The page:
Editorials

California’s Field Poll is closing just when we need it most

Field Poll Director Mark DiCamillo, left, and Mark Baldassare, president of the Public Policy Institute of California, speak to the Sacramento Press Club in 2009. The Field Poll shut down last week after 70 years.
Field Poll Director Mark DiCamillo, left, and Mark Baldassare, president of the Public Policy Institute of California, speak to the Sacramento Press Club in 2009. The Field Poll shut down last week after 70 years. Sacramento Bee file

Last month, at a California forum on why pollsters had failed to predict Donald Trump’s victory over Hillary Clinton, someone mentioned the “Bradley Effect.”

If you don’t know what that is, you can be forgiven. It’s the belief that 34 years ago, voters might have confounded the polls in the governor’s race by, among other things, failing to be candid about their reluctance to vote for the black candidate, Los Angeles Mayor Tom Bradley.

The Field Poll’s director, Mark DiCamillo, knew all about it, though. California history has been a kind of subspecialty at the poll founded by Mervin Field in 1947 in San Francisco. Seventy years of repeatedly taking a state’s pulse will do that.

Alas, the Field Poll was shut down last week by its corporate owners. With it goes an invaluable part of California’s institutional memory.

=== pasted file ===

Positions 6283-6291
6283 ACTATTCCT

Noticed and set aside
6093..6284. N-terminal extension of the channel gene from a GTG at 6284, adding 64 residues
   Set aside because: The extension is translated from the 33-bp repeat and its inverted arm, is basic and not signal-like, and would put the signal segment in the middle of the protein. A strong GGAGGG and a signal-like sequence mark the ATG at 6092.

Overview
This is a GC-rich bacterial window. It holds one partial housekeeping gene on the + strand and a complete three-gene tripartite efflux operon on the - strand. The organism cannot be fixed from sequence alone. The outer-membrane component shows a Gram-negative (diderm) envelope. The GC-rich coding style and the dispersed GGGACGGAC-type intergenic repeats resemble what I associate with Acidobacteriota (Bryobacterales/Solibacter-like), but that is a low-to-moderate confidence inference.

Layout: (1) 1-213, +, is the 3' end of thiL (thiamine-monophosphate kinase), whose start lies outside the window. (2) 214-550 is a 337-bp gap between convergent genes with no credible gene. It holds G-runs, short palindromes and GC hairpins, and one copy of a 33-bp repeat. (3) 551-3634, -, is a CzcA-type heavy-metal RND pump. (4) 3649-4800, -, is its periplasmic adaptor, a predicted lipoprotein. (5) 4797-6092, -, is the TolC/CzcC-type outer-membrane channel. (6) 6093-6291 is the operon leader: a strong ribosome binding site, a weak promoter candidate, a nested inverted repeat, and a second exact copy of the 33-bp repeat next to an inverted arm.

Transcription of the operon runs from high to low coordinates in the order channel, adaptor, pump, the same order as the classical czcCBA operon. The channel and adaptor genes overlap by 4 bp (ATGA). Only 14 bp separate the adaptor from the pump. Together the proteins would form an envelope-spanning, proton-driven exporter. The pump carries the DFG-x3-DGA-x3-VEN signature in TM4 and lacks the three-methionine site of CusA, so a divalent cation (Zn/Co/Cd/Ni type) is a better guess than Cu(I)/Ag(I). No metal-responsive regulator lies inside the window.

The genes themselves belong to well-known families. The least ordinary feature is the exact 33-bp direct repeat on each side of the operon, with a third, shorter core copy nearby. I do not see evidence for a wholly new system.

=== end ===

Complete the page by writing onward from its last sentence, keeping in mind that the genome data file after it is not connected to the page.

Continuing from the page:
The Field Poll was the closest thing in California to an institutional memory of public opinion.

To Havas Worldwide, the French advertising and communications conglomerate that acquired it from another French company – which acquired it from a British company, which in turn acquired it from its founder in the 1990s – the Field Poll was just a miscellaneous, faraway, marginally profitable knickknack. The decision to cut it was no more or less complicated than it would have been for any line item that failed to fit the corporate strategy.

But to Californians, the poll was an integral part of the political ecosystem. No assessment of a statewide candidate or initiative was complete without it. Field himself was a political celebrity here until his death 18 months ago at age 94 at an assisted-living facility in Marin County. DiCamillo, as well, has been a household name in political circles, vital to Californians seeking to understand their state and themselves.

It is unclear who will pick up the Field Poll’s mantle. Polls are labor-intensive and expensive, and the news organizations that support them are watching their own bottom lines these days. Certainly there are respected successors – the Public Policy Institute of California and the USC Dornsife/Los Angeles Times poll both do very good work statewide.

But it seems almost unthinkable that the 2018 governor’s race will take place without the Field Poll’s dispatches. And to see the poll go away at this particular moment, when fake news and disinformation are rampant, is dispiriting. Never have facts and historical truth been as necessary as they are now in American and Californian discourse, or as alarmingly besieged.

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